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Marine Corps Recruiting Command

Marine Corps Base Quantico, Va.

3280 Russell Road, 2nd Floor Quantico, Va. 22134
Marine aviators fly into their golden years

By Lance Cpl David Flynn | Marine Corps Recruiting Command | September 09, 2011

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“We may be old, but we’re still Marines,” said former Marine Capt. Bob Lutz (left) following a flight in his L-39 Albatros jet aircraft with retired Marine  Lt. Col. Kingman Lambert (right) Aug 27. Lutz and Lambert, friends since serving together in the 1950s, took part in what they believe may be a record setting flight over southeastern Michigan in an L-39 Albatros jet aircraft.

“We may be old, but we’re still Marines,” said former Marine Capt. Bob Lutz (left) following a flight in his L-39 Albatros jet aircraft with retired Marine Lt. Col. Kingman Lambert (right) Aug 27. Lutz and Lambert, friends since serving together in the 1950s, took part in what they believe may be a record setting flight over southeastern Michigan in an L-39 Albatros jet aircraft. (Photo by Courtesy of Bob Lutz)


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MARINE CORPS BASE QUANTICO, Va. -- In what may be a record setting flight, former Marine Capt. Bob Lutz and retired Marine Lt. Col. Kingman Lambert teamed up Aug. 27 behind the controls of an L-39 Albatros jet aircraft. Soaring over the skies of southeastern Michigan, the pair of former Marine aviators stand as proof that a Marine is a Marine for life.

“I think we set the record for the highest combined age of a pilot and copilot flying a military aircraft,” said Lutz, who split time between active and reserve duty from 1954 to 1965. “I bet you wouldn’t find two Air Force guys our age in the same shape as us.”

Lutz, 79, and Lambert, 82, brought a combined 161 years of life experience into the cockpit. The pilots have shared a close friendship since being stationed together in Iwakuni, Japan, in the 1950s.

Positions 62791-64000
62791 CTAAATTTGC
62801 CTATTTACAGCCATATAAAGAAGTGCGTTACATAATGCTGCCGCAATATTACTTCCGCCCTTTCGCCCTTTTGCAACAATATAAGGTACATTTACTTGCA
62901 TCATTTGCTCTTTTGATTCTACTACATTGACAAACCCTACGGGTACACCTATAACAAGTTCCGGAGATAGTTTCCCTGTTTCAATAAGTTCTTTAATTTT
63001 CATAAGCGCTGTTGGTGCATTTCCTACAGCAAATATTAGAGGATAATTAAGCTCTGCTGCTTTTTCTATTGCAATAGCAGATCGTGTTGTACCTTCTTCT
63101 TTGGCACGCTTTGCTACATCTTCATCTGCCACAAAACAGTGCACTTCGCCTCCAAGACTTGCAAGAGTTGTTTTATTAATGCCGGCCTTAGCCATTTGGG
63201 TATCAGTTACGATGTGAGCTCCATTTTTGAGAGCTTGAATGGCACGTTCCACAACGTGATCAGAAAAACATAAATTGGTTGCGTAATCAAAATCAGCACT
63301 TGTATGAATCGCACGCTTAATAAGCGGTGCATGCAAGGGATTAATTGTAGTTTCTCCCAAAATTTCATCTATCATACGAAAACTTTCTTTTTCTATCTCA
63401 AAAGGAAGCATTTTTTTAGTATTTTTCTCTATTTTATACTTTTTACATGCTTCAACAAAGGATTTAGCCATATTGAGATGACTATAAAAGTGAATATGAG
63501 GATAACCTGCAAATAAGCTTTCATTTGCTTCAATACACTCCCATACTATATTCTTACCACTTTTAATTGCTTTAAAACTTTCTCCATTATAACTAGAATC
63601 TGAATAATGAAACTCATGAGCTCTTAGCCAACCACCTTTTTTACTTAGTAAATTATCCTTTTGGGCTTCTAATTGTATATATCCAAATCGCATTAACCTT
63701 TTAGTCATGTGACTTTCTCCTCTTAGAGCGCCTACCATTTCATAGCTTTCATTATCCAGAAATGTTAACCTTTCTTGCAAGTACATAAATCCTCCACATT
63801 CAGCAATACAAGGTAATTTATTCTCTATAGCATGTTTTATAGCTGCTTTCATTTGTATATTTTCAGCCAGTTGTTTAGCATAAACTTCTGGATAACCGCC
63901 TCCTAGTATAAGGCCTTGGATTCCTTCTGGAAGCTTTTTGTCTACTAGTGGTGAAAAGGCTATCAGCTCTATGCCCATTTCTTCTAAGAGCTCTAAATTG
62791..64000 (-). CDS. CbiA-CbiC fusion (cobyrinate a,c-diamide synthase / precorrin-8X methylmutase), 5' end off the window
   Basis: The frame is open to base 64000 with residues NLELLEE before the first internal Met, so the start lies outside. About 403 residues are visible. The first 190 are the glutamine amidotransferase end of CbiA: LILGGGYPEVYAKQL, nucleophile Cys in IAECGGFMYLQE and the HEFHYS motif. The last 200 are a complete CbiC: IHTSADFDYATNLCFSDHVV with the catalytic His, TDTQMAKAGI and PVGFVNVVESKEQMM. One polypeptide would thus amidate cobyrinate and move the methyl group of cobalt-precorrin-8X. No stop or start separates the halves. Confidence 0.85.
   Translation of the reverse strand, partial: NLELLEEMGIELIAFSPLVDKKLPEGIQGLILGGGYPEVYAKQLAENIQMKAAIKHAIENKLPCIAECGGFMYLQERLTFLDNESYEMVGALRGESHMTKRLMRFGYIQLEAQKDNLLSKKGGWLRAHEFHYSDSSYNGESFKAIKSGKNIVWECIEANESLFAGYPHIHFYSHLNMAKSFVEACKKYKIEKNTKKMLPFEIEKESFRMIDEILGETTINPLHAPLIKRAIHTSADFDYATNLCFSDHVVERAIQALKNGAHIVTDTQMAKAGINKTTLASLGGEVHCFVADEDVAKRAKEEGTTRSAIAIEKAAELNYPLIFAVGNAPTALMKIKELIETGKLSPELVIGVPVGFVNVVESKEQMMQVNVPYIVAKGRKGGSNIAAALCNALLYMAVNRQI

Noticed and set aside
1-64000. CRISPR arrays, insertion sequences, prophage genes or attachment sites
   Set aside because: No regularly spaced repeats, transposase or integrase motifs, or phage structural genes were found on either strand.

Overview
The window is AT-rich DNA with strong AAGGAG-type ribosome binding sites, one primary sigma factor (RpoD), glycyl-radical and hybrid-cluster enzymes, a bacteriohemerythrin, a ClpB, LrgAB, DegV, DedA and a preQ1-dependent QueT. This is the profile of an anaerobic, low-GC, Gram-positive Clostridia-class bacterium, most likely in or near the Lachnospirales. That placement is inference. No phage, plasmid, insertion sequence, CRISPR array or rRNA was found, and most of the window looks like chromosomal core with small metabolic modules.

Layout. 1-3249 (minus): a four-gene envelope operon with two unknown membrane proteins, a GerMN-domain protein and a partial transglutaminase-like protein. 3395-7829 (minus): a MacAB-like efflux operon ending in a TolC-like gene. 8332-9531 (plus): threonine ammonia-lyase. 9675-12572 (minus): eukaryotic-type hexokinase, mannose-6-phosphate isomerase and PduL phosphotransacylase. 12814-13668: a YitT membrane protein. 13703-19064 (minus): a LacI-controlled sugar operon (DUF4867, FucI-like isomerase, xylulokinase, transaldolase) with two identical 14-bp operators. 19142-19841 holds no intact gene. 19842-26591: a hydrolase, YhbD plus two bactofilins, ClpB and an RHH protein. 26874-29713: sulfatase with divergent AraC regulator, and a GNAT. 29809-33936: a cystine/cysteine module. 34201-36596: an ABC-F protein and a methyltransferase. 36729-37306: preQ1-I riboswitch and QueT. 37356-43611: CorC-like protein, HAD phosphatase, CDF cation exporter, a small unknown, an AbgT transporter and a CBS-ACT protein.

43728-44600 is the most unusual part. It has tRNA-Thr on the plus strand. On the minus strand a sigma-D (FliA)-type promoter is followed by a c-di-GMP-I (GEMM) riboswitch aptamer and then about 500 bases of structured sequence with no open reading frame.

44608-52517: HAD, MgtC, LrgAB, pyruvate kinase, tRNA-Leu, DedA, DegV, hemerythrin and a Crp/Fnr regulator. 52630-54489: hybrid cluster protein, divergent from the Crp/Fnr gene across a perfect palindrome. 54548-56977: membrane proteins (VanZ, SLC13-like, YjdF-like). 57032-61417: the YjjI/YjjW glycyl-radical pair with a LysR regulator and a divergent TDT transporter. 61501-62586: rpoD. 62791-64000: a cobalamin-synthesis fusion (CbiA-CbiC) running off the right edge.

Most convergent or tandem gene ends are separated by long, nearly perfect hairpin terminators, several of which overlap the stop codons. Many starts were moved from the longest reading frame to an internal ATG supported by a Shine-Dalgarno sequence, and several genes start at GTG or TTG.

“Flying with Bob Lutz was an unforgettable adventure down my Marine aviation memory lane,” said Lambert, who flew eight years on active duty and 15 years in the reserves from 1952 to 1975. “[Lutz] has been a good friend all these years, since we first rode motorcycles together in Japan.”

Over the course of his 23 years in the Corps, Lambert flew multiple aircraft such as the F-6F Hellcat, F-4U Corsair, A-D Skyraider, F-7F Tigercat, F-9F Panther, F9F Cougar, F-J Fury and the A-4 Skyhawk. Lutz primarily flew an A-4 Skyhawk during his 11 years of service.

In addition to proving that “once a Marine, always a Marine” is more than a catchphrase, the two former aviators stand as living proof that the Marine Corps has and is still fulfilling its promise to return quality citizens back to the civilian world.

“I followed my natural inclination for sport by working for the Monsanto Company’s Astroturf Division, the Dunlop Corporation and the Spalding Corporation,” said Lambert.

Lambert, a former world class tennis player, also built two large racquetball facilities in Southern California. In his prime, he played at Wimbledon and was an inter-service tennis champion.

Following his time in the Corps, Lutz went on to become a high-level executive for numerous automotive companies, most notable serving as a vice chairman for General Motors. During his time in the automobile industry, Lutz was behind the development of vehicles such as the Dodge Viper and Chevrolet Volt and authored two books based on his extensive experience. Lutz attributes his extraordinary success to his time spent in the Corps.

“I would not have had my business career without the discipline and leadership training I received in the Marine Corps,” said Lutz. “Marines leaving the Corps and entering the workforce today will be disappointed by the lack of discipline they will find.”

For Marines whose time in the Corps is coming to an end, Lambert offers some advice on finding success in the private sector.

“Search the myriad careers available in the marketplace and if additional education is required, do it,” said Lambert.

Looking ahead, Lambert hopes that this will not be their last flight.

“We’ve flown together a few times before, and I certainly hope, God willing, that we can do it once or twice more,” said Lambert.



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